Finding primes using a primes map with Haskell and Hugs98
Wed, 20 Dec 2000 16:02:23 +0200 (IST)
On Tue, 19 Dec 2000, Simon Peyton-Jones wrote:
> | Another way to do this is to compute the final array directly,
> | instead of computing successive versions of the array:
> | import Array
> | primes n = [ i | i <- [2 ..n], not (primesMap ! i)] where
> | primesMap = accumArray (||) False (2,n) multList
> | multList = [(m,True) | j <- [2 .. n `div` 2], m <-
> | multiples j]
> | multiples j = takeWhile (n>=) [k*j | k <- [2..]]
> This style is definitely the way to go. Haskell does badly
> if you update an array one index at a time.
Unfortunately, it seems that this style is not the way to go. This program
cannot scale beyond 5000 while my second program scales beyond 30000. I'm
not saying 30000 is a good limit, but 5000 is much worse.
Anyway, somebody who contacted me in private suggested the following
method. It is a similiar algorithm which uses a list instead of an array.
primes :: Int -> [Int]
primes how_much = sieve [2..how_much] where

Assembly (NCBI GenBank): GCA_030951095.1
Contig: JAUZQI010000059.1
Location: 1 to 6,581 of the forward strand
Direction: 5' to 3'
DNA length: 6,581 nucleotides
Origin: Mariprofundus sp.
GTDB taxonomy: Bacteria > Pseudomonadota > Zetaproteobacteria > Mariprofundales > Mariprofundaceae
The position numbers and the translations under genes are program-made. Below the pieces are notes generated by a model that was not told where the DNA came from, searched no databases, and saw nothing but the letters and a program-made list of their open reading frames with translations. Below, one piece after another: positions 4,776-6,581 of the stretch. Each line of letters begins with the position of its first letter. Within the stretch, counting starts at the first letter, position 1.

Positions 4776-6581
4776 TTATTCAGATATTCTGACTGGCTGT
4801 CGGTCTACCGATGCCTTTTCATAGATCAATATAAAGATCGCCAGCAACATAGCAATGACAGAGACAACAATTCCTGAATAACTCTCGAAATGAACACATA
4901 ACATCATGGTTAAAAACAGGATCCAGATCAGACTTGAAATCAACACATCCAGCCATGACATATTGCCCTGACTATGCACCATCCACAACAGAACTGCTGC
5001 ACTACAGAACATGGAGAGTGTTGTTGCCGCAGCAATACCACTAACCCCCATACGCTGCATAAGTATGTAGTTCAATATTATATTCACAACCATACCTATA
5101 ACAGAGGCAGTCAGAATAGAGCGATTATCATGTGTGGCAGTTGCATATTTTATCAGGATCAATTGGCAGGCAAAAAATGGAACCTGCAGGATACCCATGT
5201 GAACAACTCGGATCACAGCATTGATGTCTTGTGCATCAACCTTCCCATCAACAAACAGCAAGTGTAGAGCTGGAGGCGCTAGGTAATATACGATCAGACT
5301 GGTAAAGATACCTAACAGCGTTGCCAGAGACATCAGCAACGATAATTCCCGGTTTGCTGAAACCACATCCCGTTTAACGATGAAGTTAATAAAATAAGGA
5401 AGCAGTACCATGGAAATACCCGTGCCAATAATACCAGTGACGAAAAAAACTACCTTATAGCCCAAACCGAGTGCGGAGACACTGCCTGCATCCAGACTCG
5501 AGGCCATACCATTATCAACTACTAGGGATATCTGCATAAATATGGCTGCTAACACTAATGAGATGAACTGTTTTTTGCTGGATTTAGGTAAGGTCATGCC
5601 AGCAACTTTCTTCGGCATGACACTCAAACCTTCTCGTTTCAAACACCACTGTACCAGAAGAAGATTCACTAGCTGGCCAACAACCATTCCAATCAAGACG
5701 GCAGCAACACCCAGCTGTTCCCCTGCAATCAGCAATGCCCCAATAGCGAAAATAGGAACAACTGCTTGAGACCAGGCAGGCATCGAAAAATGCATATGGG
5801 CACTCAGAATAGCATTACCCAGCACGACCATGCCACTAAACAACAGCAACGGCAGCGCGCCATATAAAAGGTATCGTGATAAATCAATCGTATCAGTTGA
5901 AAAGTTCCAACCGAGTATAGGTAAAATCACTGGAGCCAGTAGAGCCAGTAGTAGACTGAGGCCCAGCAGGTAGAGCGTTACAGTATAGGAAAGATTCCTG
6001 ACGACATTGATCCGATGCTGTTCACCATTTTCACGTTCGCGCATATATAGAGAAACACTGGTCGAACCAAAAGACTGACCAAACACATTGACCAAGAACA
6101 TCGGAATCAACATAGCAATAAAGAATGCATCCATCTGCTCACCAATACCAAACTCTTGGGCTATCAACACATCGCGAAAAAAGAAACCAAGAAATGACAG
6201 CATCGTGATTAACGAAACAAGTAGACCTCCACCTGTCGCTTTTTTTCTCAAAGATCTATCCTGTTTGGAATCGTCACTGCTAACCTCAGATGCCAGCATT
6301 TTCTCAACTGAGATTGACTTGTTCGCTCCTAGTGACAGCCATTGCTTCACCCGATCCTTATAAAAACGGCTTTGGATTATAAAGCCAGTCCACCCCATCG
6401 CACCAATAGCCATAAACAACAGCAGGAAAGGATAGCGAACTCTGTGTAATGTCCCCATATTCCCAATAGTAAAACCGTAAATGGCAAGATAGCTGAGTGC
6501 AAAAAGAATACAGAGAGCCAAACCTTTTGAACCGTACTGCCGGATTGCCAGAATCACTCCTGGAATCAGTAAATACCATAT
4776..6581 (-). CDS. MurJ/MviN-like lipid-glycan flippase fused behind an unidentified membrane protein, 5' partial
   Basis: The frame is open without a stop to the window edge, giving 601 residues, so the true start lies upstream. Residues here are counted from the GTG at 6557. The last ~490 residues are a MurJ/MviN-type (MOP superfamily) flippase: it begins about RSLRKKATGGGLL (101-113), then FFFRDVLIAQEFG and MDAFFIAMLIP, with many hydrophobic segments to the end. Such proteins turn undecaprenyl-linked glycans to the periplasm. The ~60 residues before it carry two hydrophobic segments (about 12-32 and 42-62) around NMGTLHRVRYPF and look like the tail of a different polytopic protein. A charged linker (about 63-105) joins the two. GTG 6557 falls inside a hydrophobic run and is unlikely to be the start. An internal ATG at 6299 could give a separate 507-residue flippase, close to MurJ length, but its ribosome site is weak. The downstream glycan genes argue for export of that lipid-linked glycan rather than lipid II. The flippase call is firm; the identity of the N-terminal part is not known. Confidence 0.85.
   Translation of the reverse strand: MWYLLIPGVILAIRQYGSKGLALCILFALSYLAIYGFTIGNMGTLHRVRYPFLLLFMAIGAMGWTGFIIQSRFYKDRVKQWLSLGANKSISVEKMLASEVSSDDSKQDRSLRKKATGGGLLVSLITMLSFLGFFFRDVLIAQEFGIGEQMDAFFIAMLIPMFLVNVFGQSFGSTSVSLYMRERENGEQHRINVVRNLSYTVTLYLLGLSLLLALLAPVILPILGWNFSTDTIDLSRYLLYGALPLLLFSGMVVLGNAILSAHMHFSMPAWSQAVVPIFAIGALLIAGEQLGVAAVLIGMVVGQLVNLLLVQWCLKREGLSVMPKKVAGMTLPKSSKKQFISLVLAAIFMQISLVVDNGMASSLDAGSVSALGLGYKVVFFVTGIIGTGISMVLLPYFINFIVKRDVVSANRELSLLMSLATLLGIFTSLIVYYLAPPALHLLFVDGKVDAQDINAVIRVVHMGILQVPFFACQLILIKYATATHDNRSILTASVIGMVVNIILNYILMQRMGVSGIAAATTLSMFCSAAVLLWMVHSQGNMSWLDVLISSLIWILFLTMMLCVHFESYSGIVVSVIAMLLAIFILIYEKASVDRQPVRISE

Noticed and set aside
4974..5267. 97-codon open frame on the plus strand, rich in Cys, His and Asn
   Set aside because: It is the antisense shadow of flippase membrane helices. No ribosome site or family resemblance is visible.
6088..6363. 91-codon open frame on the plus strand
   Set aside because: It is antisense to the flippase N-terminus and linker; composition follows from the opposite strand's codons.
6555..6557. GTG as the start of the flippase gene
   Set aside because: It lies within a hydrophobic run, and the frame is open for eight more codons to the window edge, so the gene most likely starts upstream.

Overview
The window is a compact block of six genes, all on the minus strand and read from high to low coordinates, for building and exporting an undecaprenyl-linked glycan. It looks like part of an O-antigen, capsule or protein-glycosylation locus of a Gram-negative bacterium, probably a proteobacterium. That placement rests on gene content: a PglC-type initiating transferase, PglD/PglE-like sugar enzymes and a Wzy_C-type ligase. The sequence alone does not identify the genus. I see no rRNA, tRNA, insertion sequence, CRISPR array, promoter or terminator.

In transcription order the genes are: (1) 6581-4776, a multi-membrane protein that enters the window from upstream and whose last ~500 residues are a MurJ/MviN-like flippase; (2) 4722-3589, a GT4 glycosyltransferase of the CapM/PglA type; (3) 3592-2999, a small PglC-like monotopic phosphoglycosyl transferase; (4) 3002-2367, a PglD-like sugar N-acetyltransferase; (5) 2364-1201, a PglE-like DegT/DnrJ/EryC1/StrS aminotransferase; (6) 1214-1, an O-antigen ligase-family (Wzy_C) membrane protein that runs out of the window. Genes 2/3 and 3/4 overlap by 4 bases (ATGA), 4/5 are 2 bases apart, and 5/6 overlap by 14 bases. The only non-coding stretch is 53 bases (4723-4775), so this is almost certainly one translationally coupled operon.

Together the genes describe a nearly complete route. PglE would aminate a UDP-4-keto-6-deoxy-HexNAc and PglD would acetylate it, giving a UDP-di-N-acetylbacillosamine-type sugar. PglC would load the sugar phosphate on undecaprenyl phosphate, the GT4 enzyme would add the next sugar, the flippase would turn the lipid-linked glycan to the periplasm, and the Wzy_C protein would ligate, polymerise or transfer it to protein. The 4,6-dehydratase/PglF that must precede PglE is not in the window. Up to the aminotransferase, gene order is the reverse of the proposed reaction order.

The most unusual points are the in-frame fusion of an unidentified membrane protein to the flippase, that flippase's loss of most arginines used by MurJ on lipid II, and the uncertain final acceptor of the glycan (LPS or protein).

sieve (p:x) =
p : (if p <= mybound
then sieve (remove (p*p) x)
else x) where
remove what (a:as) | what > how_much = (a:as)
| a < what = a:(remove what as)
| a == what = (remove (what+step) as)
| a > what = a:(remove (what+step) as)
remove what  = 
step = (if (p == 2) then p else (2*p))
sieve  = 
mybound = ceiling(sqrt(fromIntegral how_much))
I optimized it quite a bit, but the concept remained the same.
Anyway, this code can scale very well to 100000 and beyond. But it's not
exactly the same algorithm.
I also implemented this algorithm in perl, and I can send it in person if
anybody requests it.
I'll try to see how the two programs run in GHC and HBC.
> Remember that arrays can be recursive. Here's a definition
> of Fibonacci for example; you can probably adapt it for primes
> fibs :: Int -> Array Int Int
> -- If a = fibs n, then a!i is fib(i), for i<=n.
> fibs n = a
> a = array (1,n) ([(1,1),(2,1)] ++ [(i,a!(i-1) + a!(i-2) | i <-
> -- Notice that a is recursive
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